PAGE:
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How useful is St John's Wort (hypericum) as an antidepressant?


In May 2000, the popular herbal remedy St. John's Wort was evaluated as an antidepressant. The evaluation was based on fourteen trials involving over 1400 adults. In eight trials subjects were given St. John's Wort or a placebo, while in the other trials St. John's Wort and a tricyclic antidepressant. The doses of St. John's Wort ranged from 300-1800mg/day.

Responders were defined as those whose condition had improved by 50 percent or more. The aggregated studies indicated that 38 percent of those receiving a placebo were responders, compared to 62 percent of those receiving St. John's Wort and 61 percent receiving the tricyclic antidepressant. Such data would seem to indicate that St. John's Wort is an effective antidepressant and of comparable effectiveness to the tricyclic antidepressants. However, as trial were generally undertaken on those with mild depression, St. John's Wort is likely to be of possible assistance only to a percentage of people experiencing no-melancholic depression.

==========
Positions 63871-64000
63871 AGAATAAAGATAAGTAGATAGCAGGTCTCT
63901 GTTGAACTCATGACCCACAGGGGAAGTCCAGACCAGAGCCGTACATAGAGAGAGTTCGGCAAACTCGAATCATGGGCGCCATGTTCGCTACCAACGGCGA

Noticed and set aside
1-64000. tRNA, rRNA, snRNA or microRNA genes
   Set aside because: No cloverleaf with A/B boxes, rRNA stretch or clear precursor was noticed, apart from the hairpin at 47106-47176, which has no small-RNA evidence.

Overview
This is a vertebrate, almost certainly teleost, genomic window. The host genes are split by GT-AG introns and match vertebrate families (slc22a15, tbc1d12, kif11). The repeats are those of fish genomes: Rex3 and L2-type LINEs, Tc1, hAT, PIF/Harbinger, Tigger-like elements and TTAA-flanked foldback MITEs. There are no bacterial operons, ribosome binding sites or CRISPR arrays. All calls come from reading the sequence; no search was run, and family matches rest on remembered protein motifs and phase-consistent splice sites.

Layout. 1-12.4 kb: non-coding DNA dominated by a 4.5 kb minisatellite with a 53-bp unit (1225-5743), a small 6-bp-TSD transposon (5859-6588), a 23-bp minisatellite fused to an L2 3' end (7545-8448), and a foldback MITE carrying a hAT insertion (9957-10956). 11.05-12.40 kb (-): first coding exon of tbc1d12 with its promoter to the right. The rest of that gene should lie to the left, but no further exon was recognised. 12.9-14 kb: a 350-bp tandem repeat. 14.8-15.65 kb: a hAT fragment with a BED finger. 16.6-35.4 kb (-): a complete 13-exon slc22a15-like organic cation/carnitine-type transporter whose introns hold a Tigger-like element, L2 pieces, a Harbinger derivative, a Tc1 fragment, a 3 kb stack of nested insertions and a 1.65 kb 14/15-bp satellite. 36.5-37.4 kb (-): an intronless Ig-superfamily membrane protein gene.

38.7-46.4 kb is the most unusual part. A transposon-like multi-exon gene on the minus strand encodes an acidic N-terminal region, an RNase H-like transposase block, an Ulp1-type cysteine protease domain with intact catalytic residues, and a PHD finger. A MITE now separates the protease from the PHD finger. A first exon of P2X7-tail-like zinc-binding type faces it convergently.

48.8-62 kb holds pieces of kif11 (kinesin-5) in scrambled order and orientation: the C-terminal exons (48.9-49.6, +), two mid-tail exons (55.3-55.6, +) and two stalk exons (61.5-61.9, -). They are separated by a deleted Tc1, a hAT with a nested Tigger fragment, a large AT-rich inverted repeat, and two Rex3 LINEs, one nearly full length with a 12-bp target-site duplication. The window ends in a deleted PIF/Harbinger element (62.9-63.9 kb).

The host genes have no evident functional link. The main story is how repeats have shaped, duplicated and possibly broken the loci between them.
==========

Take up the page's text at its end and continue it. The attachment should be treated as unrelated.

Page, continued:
As yet, no formal trial has compared St. John's Wort to a SSRI, but such data are expected to emerge in the next year. While the status of St. John's Wort as an antidepressant remains to be clarified, its effectiveness is likely to be limited to non-melancholic depressive disorders.

Side Effects of St. John's Wort

St. John's Wort can have side-effects, however, and there are now several reports suggesting that it may have some toxic effects on reproductive functioning. As with any drug, care should be taken to consider its side-effects profile.

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